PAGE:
“End users have come to the realization that there are limitations in some of the technologies that are out there and they are looking for cards that are truly unique,” Lindley says. “They want cards that include more security features than traditional 125 KHz proximity cards. They also want to use those cards across multiple systems.”

The multi-technology card is a logical fit in many instances.

“I think when you start looking at places like schools, universities and healthcare, the average lifecycle of their access control systems tend to be 10 years or so,” Toscano says. “As schools look to replace, they start to look at multiple technology cards and smart cards. They can’t always switch over in one fell swoop. The use of multi-credential readers or cards can support that transition.”

But even multi-technology cards themselves are not a static product. “Multi-technology cards are still very popular,” Burns says. “But now they are trying to take the contact chip of the smart card and make that a contactless solution as well.

An area that is starting to have a great influence on the access credential is the increasing convergence of physical and logical security.

“We are starting to see people use a smart card to log on to the computer, for example,” Burns relates.

Lindley stresses that there is beginning to be an expectation for card providers to support both physical and logical access on a card. “In addition, you are seeing technologies (such as chip technology) originally designed for logical access start to move into the physical access realm,” Lindley adds. “One of the key benefits to this is the higher levels of security as well as lower cost structures. But logical access has also been more highly tied with the IT/computer marketplace. There is a requirement in that industry for interoperability that you don’t typically see in the physical security realm.”

Another outgrowth of convergence is the emergence of the IT department as an access control-decision maker. “We are moving into more of an IT space, where in the past we have generally worked with more of the physical security people in an organization,” HID’s Burns says. “What people now are looking for is to do more than just open the door. The possibilities are endless as far as the applications that you can come up with in using that card.

SIDEBAR: The Non-Traditional Approach

While much of the focus in credentialing right now is taken up by the multi-tech and ISO standard smart cards, other up-and-coming technologies will also have a place in the market.

“I think obviously we see more widespread adoption of smart cards in more commercial applications, but we also are starting to see an increased use of biometrics paired with these other technologies,” Toscano at Schlage/Ingersoll Rand says. “Biometrics take security one step further, by not only identifying the card, but also who owns that credential.”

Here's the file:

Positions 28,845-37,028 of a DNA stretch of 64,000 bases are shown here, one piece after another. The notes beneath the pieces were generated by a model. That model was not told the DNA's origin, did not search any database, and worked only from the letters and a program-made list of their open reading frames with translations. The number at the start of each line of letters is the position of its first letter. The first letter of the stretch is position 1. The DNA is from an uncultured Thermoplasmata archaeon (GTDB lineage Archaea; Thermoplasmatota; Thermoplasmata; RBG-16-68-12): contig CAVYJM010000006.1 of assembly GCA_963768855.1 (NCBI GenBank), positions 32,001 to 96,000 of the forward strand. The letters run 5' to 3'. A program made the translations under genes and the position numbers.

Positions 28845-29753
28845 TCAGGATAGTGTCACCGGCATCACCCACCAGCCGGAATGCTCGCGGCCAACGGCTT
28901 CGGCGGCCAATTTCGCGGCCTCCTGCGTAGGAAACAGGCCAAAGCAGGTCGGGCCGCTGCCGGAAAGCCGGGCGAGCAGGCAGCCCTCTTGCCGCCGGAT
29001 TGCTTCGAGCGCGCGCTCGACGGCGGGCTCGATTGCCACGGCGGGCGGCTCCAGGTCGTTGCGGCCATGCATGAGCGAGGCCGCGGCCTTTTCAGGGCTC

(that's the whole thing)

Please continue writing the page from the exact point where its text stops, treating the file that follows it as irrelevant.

In the biometric realm, fingerprint is still the de facto standard, although hand geometry, vein, facial and iris recognition are all viable technologies.

The computer industry is also driving biometrics forward, says Richard Morgan, general manager, Pegasus Products, St. Matthews, Ky. “I know for segments of the computer industry, the higher-level-security computers are using biometrics before you can even log into them. The government is probably the biggest user of biometrics right now. But the transportation industry is also conducting a lot of testing on various biometrics to decide what they might want to use for airport/port security applications.”

More traditional credentials themselves may see great change in the future, as well. “There used to be one type of credential, but we are now starting to see multi-tech cards with a twist,” Lindley says. “They may be ISO thickness but made of more exotic materials to make them more difficult to counterfeit. They may be different sizes. You might see a smaller-size credential, or one that fits on a key ring. We are really starting to see morphing or evolution of cards.”

This is even truer in areas of the world where the smart card has had a firmer hold for a longer period of time, Burns adds. “Looking at Asia, people are using a number of different everyday devices as possible credentials. There are a lot of near-field communications where someone may use a mobile phone or a biometric token they carry with them. This market is just starting to expand.”